#4 – Their Time Is Important Too
I think we are all guilty of this one – I know I definitely am. Imagine the scene – you’re getting ready to leave the house and your child is playing. You tell them it’s time to go, and they say “One more minute, I’m playing.” How many of us have forced the ending of the game and told them to hurry up?
We must remember that our children’s games are just as important to them as our pastimes or work are to us. If I am sat at the computer working, and Monkey wants a snack, I expect him to respect the fact that I am busy and wait for a minute for me to finish whatever it is I am doing. Similarly, we must try to make an effort to remember that our children’s games are really important to them – just as important as it is for us to make it to that appointment on time. Obviously we cannot allow our children’s playtime to dictate our day – nothing would ever get done – but their playtime deserves the same respect as our to-do list. If you need to get going, make sure you tell your child in advance. I give Monkey a 10 minute warning, then 5, then 2 – by the time it’s time to leave, he has had time to finish his game and we avoid any tantrums that would have occurred should I have demanded he finished right away.
#5 – Allow Them Their Basic Autonomy
There are some things that are non-negotiables. Teeth brushing, for instance, and the wearing of protective hats in the hot sun. We obviously have to remember that our children are children, after all, and that sometimes we have to make an executive decision that they may not like. However, there are plenty of opportunities day-to-day where we can allow our children to make choices over what happens to them and their bodies.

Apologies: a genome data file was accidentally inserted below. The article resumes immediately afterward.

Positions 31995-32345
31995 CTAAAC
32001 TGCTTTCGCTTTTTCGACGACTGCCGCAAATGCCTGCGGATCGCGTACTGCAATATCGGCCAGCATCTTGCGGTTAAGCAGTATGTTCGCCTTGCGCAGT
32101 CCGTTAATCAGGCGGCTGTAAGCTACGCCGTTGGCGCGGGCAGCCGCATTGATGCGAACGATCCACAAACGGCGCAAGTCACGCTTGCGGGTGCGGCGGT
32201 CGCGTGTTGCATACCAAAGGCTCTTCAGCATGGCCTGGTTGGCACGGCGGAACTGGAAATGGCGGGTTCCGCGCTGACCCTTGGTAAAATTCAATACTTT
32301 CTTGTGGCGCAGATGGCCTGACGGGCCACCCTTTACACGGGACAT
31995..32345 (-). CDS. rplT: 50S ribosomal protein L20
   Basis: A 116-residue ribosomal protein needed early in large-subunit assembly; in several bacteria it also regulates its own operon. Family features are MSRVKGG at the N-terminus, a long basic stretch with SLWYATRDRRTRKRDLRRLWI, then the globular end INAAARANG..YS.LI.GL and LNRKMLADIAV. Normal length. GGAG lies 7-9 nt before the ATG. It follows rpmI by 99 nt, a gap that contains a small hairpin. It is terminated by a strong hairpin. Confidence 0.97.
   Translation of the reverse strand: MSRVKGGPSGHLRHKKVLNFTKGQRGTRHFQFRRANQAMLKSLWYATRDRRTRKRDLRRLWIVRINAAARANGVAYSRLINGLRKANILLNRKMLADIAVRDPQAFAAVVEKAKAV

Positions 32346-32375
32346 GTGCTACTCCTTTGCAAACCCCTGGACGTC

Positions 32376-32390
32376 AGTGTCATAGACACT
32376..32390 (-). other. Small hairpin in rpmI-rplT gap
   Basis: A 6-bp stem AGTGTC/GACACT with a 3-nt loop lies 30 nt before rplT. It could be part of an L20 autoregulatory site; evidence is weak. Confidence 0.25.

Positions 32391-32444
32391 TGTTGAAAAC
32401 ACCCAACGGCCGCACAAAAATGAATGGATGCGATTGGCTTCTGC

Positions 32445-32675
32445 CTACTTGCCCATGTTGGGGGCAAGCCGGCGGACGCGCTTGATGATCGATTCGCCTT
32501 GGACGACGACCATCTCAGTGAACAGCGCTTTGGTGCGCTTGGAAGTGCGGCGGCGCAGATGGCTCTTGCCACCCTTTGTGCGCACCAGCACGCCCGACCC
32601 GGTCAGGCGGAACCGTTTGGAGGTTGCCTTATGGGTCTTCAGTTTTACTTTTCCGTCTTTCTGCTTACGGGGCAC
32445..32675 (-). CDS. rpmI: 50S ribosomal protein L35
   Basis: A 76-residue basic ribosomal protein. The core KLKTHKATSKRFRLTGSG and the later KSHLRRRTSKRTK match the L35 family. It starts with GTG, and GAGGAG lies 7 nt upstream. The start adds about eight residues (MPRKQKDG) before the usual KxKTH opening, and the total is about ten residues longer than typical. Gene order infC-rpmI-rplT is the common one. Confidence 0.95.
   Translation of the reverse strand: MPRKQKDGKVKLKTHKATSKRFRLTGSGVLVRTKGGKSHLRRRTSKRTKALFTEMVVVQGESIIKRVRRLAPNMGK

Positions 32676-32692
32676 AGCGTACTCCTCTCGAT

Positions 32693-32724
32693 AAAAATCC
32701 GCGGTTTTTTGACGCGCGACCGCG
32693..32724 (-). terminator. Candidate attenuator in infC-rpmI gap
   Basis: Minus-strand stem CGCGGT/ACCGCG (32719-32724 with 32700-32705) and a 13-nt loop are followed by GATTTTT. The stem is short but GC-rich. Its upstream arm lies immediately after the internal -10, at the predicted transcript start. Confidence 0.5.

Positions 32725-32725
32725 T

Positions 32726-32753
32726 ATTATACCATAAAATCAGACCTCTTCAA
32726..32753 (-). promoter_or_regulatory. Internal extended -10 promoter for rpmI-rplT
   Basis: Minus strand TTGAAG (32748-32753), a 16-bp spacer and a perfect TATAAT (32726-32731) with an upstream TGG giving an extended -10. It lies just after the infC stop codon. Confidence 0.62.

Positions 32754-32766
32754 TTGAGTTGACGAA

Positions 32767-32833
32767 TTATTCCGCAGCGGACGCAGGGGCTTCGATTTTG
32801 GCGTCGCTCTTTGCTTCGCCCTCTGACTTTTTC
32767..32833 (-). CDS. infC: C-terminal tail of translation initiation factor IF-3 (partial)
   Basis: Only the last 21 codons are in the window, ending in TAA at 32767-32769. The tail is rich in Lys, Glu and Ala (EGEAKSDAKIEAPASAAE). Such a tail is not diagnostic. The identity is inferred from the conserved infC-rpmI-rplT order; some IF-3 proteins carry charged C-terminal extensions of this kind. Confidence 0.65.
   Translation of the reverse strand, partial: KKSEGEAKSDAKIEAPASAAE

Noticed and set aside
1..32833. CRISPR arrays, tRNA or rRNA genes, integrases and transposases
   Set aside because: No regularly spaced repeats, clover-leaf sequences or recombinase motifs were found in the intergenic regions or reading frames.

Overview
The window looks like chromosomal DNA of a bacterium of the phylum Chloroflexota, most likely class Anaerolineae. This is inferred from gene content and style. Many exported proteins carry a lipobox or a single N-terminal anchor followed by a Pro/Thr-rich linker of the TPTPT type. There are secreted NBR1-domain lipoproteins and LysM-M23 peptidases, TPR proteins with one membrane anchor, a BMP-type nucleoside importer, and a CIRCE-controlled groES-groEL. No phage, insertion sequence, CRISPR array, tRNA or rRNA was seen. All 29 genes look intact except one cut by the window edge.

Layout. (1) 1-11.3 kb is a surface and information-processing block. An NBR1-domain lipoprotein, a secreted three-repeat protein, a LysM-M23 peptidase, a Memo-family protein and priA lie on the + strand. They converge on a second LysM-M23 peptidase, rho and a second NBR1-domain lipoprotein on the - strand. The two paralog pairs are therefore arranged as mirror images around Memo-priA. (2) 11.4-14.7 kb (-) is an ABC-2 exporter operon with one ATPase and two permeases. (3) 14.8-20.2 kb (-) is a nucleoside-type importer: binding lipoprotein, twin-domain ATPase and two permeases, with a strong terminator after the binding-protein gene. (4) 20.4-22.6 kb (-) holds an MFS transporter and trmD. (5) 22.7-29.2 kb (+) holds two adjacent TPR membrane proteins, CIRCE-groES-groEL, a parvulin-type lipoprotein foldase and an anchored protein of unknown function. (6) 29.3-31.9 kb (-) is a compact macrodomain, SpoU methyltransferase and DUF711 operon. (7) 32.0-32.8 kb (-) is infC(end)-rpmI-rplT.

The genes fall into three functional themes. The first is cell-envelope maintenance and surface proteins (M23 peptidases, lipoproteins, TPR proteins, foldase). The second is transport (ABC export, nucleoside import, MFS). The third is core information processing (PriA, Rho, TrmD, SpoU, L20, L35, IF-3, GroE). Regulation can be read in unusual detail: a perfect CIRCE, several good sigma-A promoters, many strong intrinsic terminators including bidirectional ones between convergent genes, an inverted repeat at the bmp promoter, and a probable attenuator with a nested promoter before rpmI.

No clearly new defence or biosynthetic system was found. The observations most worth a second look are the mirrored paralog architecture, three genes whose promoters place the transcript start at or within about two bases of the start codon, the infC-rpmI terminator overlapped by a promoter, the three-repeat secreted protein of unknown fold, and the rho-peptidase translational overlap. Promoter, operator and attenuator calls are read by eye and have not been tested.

One example that comes to mind is the fantastic story of Mamapoekie’s daughter’s first haircut. Mamapoekie is, and always has been, very mindful of her daughter’s autonomy and right to choose what clothes she wears or whether or not she brushes her hair, and that respect didn’t stop when she expressed a desire to shave her hair like her daddy. The heartwarming story of her first haircut hair is here at Mamapoekie’s blog, Authentic Parenting.
The key to raising respectful kids is remembering that our children’s choices are not less important or worthy of less attention than our own. I would not allow somebody to tell me how I should wear my hair or what clothes I should wear, and therefore I try hard to allow my children the same choice I have. As long as their clothing (or lack of) is weather appropriate, it really is no business of mine what they wear. The same goes for meals, sleep and other basic needs. If they’re not hungry, don’t make them eat. If they’re not tired, don’t force them to sleep. Etc.
I think a large part of the obsession with making our children be “socially acceptable” – flattering clothing, grown-up, neat hairstyles, polite and restrained attitudes – is down to the fact that society views our children as extensions of ourselves. If our children are noisy, or dirty, or cry, or shout, or forget to say please, or run around screeching because they are just so damn excited, it is assumed that we have failed. We have done a bad job – just look at our little hooligans behaving like the children that they are. I know it’s so hard to forget about the social expectations heaped upon us, but when we manage to let go of them the rewards are sweet – for ourselves as well as our kids.